Deportation is the procedure utilized by the U. S. Immigration and
Naturalization Service to try to expel certain aliens from the United
States. Among the types of individuals routinely subjected to
deportation proceedings are people who illegally entered the United
States or people who, although they entered legally, have subsequently
violated their status by working without permission or remaining longer
A deportation proceeding is commenced by the issuance of a legal paper
known as an "Order to Show Cause." The Order to Show Cause lists the
reasons why the government believes that the alien is deportable. An
alien who is charged with being deportable is entitled to a hearing
before an Immigration Judge. Most often the alien will be required to
post a bond with the Immigration and Naturalization Service to insure
that he will return for his hearing. Note that immigration bonds are not
percentage bonds, but full cash bonds. If the alien cannot afford to
post bond, he still is entitled to a hearing but must remain detained
until the case has been decided.
At the hearing before the immigration judge, the Immigration Service is
represented by an attorney who is called a trial attorney. The alien is
entitled to be represented by an attorney at no expense to the
government. Note there are some voluntary agencies in and around Chicago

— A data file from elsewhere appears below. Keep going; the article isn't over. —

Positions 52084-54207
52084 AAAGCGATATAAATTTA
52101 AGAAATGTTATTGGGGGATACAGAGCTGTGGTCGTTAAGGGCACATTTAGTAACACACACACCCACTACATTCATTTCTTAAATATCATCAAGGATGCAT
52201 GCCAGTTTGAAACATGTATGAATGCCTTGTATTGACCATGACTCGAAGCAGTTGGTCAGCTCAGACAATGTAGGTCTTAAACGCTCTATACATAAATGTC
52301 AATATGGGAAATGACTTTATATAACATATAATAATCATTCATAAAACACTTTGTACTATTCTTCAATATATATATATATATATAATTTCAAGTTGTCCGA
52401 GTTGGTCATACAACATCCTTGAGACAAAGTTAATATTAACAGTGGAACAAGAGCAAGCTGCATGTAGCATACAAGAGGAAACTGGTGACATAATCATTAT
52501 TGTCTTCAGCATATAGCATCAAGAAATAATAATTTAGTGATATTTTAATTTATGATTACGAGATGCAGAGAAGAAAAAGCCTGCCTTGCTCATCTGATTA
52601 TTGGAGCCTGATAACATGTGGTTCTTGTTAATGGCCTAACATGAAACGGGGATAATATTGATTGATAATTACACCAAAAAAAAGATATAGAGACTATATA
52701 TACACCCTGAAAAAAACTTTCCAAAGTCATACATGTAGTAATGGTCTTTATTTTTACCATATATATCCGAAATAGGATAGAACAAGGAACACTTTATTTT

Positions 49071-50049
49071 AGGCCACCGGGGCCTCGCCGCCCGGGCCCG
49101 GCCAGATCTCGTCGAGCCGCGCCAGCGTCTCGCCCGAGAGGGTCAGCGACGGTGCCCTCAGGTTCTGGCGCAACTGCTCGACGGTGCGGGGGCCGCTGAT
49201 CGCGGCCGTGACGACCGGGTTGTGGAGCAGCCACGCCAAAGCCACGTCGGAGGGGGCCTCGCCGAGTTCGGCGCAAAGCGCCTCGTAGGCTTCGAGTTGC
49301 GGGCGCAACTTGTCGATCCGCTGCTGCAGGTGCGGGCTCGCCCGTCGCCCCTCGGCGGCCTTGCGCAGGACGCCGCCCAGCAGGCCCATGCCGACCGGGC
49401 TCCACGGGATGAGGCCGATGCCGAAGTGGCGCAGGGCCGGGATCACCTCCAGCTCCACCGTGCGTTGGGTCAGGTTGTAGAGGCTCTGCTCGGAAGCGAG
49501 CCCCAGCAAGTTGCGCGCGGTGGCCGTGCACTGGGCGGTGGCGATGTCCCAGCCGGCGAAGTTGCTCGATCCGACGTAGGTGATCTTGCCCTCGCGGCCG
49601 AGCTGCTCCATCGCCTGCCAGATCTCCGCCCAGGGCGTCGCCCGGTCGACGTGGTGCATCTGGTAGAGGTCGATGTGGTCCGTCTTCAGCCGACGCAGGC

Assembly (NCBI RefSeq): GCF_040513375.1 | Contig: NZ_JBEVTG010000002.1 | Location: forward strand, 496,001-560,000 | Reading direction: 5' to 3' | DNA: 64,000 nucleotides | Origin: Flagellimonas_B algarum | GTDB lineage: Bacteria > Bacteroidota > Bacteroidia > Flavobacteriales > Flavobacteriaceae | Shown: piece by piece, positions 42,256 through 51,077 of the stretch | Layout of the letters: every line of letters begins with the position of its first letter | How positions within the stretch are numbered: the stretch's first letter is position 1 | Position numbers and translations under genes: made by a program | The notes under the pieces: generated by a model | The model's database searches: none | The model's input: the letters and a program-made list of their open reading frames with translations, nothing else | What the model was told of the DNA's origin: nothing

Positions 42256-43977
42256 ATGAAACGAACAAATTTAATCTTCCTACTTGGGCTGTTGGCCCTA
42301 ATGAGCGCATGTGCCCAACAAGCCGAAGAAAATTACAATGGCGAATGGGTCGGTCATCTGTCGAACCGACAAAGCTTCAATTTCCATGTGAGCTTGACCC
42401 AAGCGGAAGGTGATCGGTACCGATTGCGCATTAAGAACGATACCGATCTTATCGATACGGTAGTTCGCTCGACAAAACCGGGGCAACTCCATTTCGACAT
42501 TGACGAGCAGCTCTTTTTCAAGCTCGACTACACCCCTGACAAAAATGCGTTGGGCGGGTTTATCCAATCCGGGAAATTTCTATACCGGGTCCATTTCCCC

which will represent indigent immigrants at no cost or a reduced fee. A
list of such agencies is provided to an alien at the time the
deportation proceeding is commenced.
The outcome of a deportation hearing may depend on many different
factors, for example: the length of time the alien has resided in the U.
S., his family ties to the U.S., the political situation in his home
country, his prior immigration history and his prior criminal
Depending on the absence or presence of these different factors, an
alien may be eligible to apply for various forms of relief, among them,
suspension of deportation, and political asylum or adjustment of status.
If ineligible for other forms of relief, as a final alternative to
deportation, an alien may apply for voluntary departure. To qualify for
voluntary departure, one must be a person of good moral character and
must be capable of paying his own passage out of the U.S.
Following a decision by the immigration judge, each side has the right
to appeal to the Board of Immigration Appeals (BIA). Once the BIA has
ruled, either side may seek judicial review in the federal courts.